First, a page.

Syrian opposition ready for direct talks with government delegation — representativeWorld February 22, 21:56
UN Syria envoy expects no breakthrough at new round of Syria talksWorld February 22, 21:09
Russia opposes sharing responsibility for fate of Middle East refugeesRussian Politics & Diplomacy February 22, 20:36
First woman in space Valentina Tereshkova may meet with Queen Elizabeth IIRussian Politics & Diplomacy February 22, 20:27
Spain’s famous footballer Puyol returns to Russia next week ahead of FIFA 2017, 2018 CupsSport February 22, 20:15
Putin promotes generals to higher military ranks after Syria operationMilitary & Defense February 22, 19:56
Russia, Turkey may discuss purchase of S-400 systems at March talksMilitary & Defense February 22, 19:18
European human rights watchdog welcomes court’s ruling on Russian opposition activistWorld February 22, 18:42
Maslenitsa festival: a week of pancakes and joySociety & Culture February 22, 17:49
MOSCOW, October 7. /TASS/. Russia's Ministry for Emergency Situations and Civil Defense (EMERCOM) is expected to submit a new doctrine of civil defense in case of manmade disasters and military threats, Izvestia daily said in a report published on Tuesday.
The new doctrine matches today's reality and presupposes comprehensive upgraded protection of the country's population.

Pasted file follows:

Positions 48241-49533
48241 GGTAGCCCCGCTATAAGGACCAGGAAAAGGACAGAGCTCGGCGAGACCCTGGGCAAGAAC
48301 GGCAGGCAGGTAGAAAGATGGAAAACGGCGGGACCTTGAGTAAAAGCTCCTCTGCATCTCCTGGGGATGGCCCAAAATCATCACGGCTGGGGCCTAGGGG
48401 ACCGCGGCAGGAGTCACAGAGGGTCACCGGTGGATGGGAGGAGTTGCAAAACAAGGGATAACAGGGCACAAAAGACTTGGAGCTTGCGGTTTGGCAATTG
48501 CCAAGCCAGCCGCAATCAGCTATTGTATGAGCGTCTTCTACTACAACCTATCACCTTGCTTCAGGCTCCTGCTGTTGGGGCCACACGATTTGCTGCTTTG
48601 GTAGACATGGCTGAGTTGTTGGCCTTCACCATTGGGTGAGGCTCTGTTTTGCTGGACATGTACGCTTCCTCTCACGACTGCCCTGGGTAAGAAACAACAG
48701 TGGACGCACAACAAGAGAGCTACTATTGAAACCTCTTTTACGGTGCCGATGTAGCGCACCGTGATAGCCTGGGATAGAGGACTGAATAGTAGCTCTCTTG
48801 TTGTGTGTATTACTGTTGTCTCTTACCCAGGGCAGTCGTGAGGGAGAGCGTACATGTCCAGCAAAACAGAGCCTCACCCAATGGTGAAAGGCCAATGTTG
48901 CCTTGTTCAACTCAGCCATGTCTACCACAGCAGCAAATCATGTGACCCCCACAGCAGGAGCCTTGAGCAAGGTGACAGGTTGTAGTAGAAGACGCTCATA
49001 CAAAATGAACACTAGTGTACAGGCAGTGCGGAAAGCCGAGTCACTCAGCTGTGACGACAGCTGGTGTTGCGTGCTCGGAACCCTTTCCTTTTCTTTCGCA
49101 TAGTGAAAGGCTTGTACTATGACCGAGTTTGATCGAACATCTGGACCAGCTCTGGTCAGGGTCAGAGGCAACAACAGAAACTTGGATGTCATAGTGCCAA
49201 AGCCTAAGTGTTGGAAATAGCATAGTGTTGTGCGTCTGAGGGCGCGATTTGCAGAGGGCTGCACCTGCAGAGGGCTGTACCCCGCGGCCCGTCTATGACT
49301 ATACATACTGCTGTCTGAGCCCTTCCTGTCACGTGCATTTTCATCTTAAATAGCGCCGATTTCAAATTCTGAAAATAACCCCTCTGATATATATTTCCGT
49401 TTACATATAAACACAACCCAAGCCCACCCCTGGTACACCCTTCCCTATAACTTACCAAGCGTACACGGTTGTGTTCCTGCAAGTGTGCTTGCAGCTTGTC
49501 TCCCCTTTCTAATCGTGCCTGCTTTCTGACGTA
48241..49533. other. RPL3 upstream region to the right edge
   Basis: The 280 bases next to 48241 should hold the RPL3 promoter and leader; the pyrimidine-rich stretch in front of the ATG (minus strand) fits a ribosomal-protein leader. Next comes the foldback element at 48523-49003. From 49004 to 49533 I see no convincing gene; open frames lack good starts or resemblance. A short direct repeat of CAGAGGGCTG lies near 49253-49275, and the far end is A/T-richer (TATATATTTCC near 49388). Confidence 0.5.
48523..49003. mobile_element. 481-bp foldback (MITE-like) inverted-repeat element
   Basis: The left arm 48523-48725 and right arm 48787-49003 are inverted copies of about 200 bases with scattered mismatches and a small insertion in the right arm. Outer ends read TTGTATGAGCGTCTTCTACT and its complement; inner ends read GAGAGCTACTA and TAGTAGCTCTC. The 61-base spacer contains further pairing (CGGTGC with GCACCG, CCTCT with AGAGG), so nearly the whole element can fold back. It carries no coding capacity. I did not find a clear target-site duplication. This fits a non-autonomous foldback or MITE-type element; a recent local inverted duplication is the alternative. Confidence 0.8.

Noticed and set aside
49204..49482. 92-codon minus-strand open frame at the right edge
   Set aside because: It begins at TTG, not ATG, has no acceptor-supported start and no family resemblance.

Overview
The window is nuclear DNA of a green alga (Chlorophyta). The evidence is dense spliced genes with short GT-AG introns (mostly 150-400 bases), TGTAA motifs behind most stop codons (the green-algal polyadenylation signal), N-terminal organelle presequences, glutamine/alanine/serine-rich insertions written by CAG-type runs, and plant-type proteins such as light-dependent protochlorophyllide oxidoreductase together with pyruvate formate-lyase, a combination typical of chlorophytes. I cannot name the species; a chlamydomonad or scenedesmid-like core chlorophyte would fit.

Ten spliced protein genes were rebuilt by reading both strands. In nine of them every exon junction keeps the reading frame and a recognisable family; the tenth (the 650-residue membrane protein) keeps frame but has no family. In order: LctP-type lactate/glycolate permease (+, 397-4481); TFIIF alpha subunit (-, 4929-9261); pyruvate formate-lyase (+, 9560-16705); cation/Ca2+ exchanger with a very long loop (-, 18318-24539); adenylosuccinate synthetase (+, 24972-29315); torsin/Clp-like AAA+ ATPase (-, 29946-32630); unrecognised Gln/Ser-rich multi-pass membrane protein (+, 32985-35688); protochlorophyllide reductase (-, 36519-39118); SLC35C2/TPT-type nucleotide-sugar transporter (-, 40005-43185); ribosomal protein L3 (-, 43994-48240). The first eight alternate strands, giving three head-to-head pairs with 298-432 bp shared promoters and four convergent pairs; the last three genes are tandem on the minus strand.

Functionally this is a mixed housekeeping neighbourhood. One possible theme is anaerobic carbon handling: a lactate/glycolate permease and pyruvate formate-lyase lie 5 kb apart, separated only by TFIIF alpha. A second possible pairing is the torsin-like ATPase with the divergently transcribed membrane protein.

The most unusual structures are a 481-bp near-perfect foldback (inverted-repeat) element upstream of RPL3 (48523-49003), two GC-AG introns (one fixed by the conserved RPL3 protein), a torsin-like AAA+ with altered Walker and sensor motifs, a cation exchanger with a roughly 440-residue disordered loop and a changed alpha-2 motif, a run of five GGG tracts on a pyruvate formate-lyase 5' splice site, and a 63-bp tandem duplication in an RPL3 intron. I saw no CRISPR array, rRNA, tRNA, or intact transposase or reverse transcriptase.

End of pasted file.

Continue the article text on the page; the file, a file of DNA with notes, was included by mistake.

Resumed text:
"Unlike the doctrine that is in effect now the new one won't presuppose the so-called general evacuation, under which the entire civilian population should walk out of a city on foot in case of approach of enemy forces," Sergey Akatyev, the chief of EMERCOM's department for civil defense and protection of the population told the newspaper.
Analysis of the military conflict occurring nowadays shows combat operations mostly employ high-precision weaponry that does not envision the so-called 'area saturation' with gunfire, bombing, and so on and that is why the new strategy will make emphasis on shelters and other civil defence installations.
"EMERCOM is introducing a new category of installations the protective harbors that will be built in city districts," Akatyev said. "Unlike the old Soviet-era bomb shelters, they won't be aimed at protecting against nuclear strikes but will provide protection against shell fragments and the debris of collapsing buildings."
He indicated that a major change in the civil defence doctrine had been prompted, among other things, by the ongoing developments in eastern Ukraine and particularly in two largest cities in that area, Donetsk and Lugansk.